August 6 2017

How can gradients propagate through networks with hundreds of layers? Why are LSTMs better than basic recurrent neural nets at learning long-term dependencies? I'd like to gain a better understanding of these questions by investigating the gradients of deep neural nets. Specifically, I'll be looking at the vanishing gradient problem and at the role residual connections play to address this problem.

First, I'd like to note the similarities between deep neural nets (DNNs) and recurrent neural nets (RNNs). Comparing Fig 1 and Fig 2, we see that RNNs can be seen as DNNs but where the weights are the same at each layer and each layer gets a new input . In terms of backpropagation, adding layers to DNNs is similar to more timesteps for RNNs. Therefore, the issues related to gradients are similar in both DNNs and RNNs. For DNNs, its the weights that change at every layer. In RNNs, its the data that changes at every layer.

In Fig 1, the activations are computed as:

where is a non-linear activation function (sigmoid, tanh, ReLu, Softplus, Maxout, Elu,...), is the layer weight matrix and are the activations of the previous layer. In the case of the RNN, is concatenated with the input . With the output and the target , we will compute the objective to minimize, where is some cost function (squared-error, cross-entropy,...). We'd like to now do gradient descent on the parameters of the model: , where is the learning rate.

For gradient descent, we need the partial derivatives of the weights with respect to (wrt) the cost function. We will first compute the gradients wrt the activations because obtaining the gradient wrt to the weights is simple once we have the gradients wrt the activations: . Using the chain rule on a four layer net such as Fig 1, the gradients wrt some node in the third, second, and first layer are:

where the sums are over the nodes of the respective layer and I've replaced with and is given by:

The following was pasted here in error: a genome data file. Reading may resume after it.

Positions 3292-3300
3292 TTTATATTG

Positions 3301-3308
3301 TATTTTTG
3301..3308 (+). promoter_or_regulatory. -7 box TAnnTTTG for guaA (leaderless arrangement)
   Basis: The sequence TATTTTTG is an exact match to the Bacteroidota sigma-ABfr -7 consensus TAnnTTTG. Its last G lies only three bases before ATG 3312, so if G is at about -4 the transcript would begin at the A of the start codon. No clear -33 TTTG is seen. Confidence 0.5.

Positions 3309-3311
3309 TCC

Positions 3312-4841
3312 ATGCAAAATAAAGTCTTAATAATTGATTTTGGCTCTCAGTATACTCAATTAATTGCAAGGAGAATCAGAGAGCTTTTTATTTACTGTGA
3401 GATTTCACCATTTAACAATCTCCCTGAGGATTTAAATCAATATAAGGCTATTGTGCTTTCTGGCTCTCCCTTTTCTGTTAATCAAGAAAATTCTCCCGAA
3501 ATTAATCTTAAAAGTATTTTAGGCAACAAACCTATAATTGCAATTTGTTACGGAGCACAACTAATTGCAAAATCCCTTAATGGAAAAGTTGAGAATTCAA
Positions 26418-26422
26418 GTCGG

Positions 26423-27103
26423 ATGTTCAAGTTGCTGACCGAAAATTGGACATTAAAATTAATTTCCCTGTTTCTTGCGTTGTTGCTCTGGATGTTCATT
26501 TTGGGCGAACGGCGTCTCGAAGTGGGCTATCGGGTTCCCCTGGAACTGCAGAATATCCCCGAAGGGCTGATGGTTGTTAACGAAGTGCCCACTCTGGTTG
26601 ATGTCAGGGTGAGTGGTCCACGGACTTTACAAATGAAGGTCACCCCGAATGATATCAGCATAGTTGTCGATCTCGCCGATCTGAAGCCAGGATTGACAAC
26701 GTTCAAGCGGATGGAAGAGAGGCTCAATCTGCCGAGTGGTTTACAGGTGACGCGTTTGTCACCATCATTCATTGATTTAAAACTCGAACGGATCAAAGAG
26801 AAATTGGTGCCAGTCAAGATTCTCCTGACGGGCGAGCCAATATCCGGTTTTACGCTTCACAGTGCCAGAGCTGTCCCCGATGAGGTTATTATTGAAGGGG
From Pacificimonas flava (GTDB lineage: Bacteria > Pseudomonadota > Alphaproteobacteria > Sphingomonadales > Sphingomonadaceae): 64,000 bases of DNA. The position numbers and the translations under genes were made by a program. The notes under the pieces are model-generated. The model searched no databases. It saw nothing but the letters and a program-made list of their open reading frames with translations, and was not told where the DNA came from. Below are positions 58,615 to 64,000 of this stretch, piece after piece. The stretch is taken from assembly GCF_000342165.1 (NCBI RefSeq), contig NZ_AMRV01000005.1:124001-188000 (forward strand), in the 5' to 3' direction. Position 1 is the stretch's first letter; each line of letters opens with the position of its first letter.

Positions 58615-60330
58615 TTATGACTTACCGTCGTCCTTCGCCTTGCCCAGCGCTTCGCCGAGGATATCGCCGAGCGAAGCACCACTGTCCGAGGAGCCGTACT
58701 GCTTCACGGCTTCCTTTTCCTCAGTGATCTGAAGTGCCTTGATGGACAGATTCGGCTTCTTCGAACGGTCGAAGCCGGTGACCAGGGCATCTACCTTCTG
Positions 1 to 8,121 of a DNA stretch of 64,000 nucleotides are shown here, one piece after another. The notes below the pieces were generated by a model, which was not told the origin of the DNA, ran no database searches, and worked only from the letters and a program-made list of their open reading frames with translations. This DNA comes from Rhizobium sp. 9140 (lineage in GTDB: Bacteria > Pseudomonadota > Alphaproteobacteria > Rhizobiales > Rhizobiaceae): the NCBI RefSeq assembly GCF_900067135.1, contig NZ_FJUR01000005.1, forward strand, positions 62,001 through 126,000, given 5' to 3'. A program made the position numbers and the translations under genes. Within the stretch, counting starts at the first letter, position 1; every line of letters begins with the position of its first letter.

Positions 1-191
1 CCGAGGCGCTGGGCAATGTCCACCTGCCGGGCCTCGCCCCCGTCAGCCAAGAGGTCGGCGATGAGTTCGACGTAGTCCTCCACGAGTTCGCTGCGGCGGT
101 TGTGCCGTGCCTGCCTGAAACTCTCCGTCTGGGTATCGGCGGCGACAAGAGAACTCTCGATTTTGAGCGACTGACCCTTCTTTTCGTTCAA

where is the derivative of the activation function.

In words, the above equations tell us that the gradient of a node equals the sum over the nodes of the next layer where each node is contributing a product of 1) its gradient, 2) the weight connecting the nodes, and 3) the gradient of the activation. A problem arises when these products are greater than one: the gradient will tend to explode because we are taking the product of many numbers greater than zero. Conversely, if its less than one, the gradient will tend to vanish. The sigmoid activation function is especially prone to the vanishing gradient given that its maximum gradient is 1/4.

Lets change the architecture slightly. Rather than the node activation being the output of each node, lets add the activation to the previous activation, such that:

With this change, the gradient of each activation wrt the previous activation becomes:

where . Now let's look at the product of these gradients:

We see that even if , the gradient does not vanish, resulting in the gradient persisting through the many layers of deep nets or long time horizons in RNNs. If the exploding gradient is a problem, it can be addressed in other ways, but that won't be discussed here.

Now lets compare the regular neural net activations versus the residual connection net by visualizing the gradients of a simple example. I trained a 20 layer net, where each layer has 20 units, on a dataset of random inputs and outputs of 20 dimensions. The activation function is tanh. In Fig 3 and Fig 4, the top row shows the forward propagation activations and the bottom row shows the gradients at each node.

In this case, the gradients of the regular network vanish after a few layers and very little learning is accomplished. In contrast, the gradients of the residual connections propagate all the way to the input layer.

In practice, the full story is more complex than the simple illustration above. Given different activations (ReLus, Elus), normalization techniques (batch norm, weight norm, layer norm), optimizers (Adam), and architectures (DenseNets), the gradient may exhibit different tendencies. However, these illustrations highlight some of the issues that need to be addressed in deep nets.

Residual connections are the main idea of the ResNet paper. Highway Networks employ a similar idea, but with an extra gate, so that the activation becomes:

where is the sigmoid output and is another weight matrix. These types of connections allow the networks to accommodate hundreds of layers. Prior to these deep network architectures, these ideas had been applied in the RNN setting. The Gated Recurrent Unit (GRU) already used the same activation as the one above. The most famous RNN, Long Short-Term Memory (LSTM), was introduced in 1997 and it used (along with other gates) similar ideas to enable long-term time dependencies.

Ilya Sustkever remarks in his PhD thesis that 'one of the earlier uses of skip connections was in the Nonlinear AutoRegressive with eXogenous inputs method (NARX; Lin et al., 1996), where they improved the RNN's ability to infer finite state machines'. Thus we see that these residual connections have appeared in a number of works and are an important element for propagating gradients in deep neural networks.